Back room conversations, water cooler chatter, gossip. They all refer to the same negative behavior we’ve all experienced and have probably taken part in at one point or another. This behavior is called triangulation: when you go to someone other than the person you have a conflict with to complain about the conflict and the other person.
It’s natural to want to talk about our problems with others and look for comfort or validation of our “rightness,” but when it involves a third party, partaking in gossip will simply erode trust, damage friendships, soil your professional image, and induce negative morale. Triangulation almost always causes someone to think, “If you are talking about so-and-so in this way, how do I know you don’t complain about me, too?”
Sometimes triangulating may seem like a great way to let off steam or even avoid a conversation with the other person in the hope that you’ll feel better after venting. But avoiding the conflict by discussing it with an unrelated individual can really harm the relationship – both with the person you confide in and the person you communicate around. You might argue that you don’t really have a “relationship” with the individual “at fault,” but in some capacity they must impact your life – whether as a colleague, supervisor, subordinate, or client – so getting “right” with each other has many benefits.
For starters, having an honest conversation can be cathartic. Getting the issue off your chest with the intent to resolve it takes a weight off your mind and clears your “space” for positive feelings and energy.
Second, sharing your true hurt, anger, or frustration with another person (when done in a way that doesn’t place blame) shows a commitment to that person and your relationship with them. It also reveals your character as being authentic and honest and displays much more integrity than gossip does.
Having a conversation may also reveal more information that will help you understand the individual, their situation, and perhaps why they behave in the way they do that causes you frustration or anger. They, in turn, might never have been told that their behavior affects others in this way and could be grateful for the care you took to explain your feelings to them. This may also incent them to make changes to address your concerns.
More importantly, if you are going to a third party instead of the individual with whom you have a conflict, you won’t ever generate a long-term solution because you won’t be able to resolve the true issue.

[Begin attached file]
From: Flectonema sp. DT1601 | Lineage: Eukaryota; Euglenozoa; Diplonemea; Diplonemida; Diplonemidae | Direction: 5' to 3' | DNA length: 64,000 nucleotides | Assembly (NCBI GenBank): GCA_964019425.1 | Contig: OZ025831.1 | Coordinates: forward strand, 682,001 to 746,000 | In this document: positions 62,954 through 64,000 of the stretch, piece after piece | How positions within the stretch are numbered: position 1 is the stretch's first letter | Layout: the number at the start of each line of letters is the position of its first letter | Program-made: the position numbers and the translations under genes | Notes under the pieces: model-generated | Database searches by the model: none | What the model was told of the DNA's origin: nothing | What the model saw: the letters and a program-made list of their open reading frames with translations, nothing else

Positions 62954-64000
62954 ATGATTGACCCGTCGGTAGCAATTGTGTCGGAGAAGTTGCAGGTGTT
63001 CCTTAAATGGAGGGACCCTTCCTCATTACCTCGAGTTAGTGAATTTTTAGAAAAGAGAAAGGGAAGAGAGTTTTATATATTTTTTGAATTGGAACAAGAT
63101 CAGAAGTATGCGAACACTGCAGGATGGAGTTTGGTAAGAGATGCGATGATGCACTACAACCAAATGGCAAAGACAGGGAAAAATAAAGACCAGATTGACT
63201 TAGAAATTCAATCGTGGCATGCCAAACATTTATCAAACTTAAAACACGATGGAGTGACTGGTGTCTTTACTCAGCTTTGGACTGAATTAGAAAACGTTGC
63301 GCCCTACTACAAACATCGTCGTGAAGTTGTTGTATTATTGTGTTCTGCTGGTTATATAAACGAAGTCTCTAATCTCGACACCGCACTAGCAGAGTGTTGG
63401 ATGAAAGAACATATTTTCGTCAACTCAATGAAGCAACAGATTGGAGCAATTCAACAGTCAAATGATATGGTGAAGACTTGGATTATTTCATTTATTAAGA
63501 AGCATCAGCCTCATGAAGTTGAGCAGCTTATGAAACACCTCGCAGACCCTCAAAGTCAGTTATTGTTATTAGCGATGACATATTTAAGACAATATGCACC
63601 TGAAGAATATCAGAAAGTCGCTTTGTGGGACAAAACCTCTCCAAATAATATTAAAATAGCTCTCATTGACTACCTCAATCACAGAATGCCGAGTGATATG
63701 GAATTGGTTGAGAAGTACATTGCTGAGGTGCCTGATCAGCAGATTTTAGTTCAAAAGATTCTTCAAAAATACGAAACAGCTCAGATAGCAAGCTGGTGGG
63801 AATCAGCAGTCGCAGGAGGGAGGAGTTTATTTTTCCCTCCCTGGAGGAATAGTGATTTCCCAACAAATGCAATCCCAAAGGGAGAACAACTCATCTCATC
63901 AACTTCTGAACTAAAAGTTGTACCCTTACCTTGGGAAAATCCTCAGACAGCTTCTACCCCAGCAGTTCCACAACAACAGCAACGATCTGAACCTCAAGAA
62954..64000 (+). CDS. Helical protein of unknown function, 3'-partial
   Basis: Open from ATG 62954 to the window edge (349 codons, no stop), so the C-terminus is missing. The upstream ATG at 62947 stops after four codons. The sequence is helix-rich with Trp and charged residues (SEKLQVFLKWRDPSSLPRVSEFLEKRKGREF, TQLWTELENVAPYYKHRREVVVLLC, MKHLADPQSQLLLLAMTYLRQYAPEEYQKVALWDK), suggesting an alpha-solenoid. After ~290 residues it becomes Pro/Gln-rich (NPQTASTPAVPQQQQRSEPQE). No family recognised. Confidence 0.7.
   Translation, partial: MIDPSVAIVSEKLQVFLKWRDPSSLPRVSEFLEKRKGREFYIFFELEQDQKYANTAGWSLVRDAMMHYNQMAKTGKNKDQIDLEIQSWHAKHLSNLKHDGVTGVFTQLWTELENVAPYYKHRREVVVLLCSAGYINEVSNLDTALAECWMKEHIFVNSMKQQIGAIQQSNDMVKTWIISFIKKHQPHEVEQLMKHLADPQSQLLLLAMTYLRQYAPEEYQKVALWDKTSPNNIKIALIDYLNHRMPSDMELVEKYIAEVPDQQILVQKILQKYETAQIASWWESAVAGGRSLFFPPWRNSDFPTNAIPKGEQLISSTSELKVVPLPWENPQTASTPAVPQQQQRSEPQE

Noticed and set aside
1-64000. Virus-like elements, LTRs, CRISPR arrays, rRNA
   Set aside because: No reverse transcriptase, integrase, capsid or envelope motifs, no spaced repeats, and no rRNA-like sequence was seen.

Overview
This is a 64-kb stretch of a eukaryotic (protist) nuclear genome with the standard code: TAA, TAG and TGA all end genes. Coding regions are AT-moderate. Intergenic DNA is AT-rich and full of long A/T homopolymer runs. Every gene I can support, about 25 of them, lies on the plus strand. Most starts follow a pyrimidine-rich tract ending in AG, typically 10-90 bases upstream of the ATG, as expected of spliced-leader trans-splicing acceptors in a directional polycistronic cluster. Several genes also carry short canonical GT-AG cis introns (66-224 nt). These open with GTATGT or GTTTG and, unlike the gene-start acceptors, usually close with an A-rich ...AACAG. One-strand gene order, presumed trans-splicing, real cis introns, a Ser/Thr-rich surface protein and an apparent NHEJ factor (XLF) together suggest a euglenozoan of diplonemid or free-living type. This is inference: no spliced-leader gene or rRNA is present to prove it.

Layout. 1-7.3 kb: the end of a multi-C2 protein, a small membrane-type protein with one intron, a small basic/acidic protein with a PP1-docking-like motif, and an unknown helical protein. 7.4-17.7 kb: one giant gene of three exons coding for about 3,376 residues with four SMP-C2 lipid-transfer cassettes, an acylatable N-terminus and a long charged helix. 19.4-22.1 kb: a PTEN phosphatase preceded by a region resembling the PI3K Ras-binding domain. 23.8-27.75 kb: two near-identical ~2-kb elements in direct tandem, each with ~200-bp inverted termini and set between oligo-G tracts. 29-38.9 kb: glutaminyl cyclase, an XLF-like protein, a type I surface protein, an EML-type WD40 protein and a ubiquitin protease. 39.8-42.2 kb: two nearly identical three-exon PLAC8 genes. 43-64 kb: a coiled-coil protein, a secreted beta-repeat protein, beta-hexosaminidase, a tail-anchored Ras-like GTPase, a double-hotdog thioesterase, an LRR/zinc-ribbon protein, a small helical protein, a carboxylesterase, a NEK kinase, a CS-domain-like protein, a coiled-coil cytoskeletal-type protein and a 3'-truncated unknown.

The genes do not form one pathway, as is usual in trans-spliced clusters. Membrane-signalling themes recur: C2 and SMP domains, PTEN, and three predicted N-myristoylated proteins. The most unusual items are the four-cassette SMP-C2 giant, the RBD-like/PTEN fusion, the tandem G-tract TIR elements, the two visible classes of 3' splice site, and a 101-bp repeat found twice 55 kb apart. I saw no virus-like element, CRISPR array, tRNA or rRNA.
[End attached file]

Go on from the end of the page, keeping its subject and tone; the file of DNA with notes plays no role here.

In some cases, you may need to go to your manager or another person’s manager because the issue itself requires their involvement, you need guidance about how to handle the situation, or because you have tried to resolve it yourself to no avail. This is not triangulation because you are committed to resolve the conflict yourself but need additional help to do so.
Triangulation can be purposeful and spiteful, but it can also simply be a bad habit. If you recognize yourself in this blog, consider committing to stop yourself the next time you begin an unhealthy conversation with someone about another individual – or refuse to engage the next time another individual starts to triangulate with you. Then, work to resolve the complaints or issues constructively with the right person and encourage your “triangulation friends” to do the same.
Do you believe your team or teamwork suffers because of office gossip or frequent complaints? Do you find yourself involved in these conversations with others – when you know you shouldn’t be? Please share your story and your commitments with us so we can support you!
For more information on this topic and a proven conflict management strategy you can use to share your feelings and resolve conflicts in your life (at home, too!), download our Straight Talk Your Way to Success e-book or enroll in our self-study course, Managing Difficult Conversations Successfully, at www.convergencelearning.com.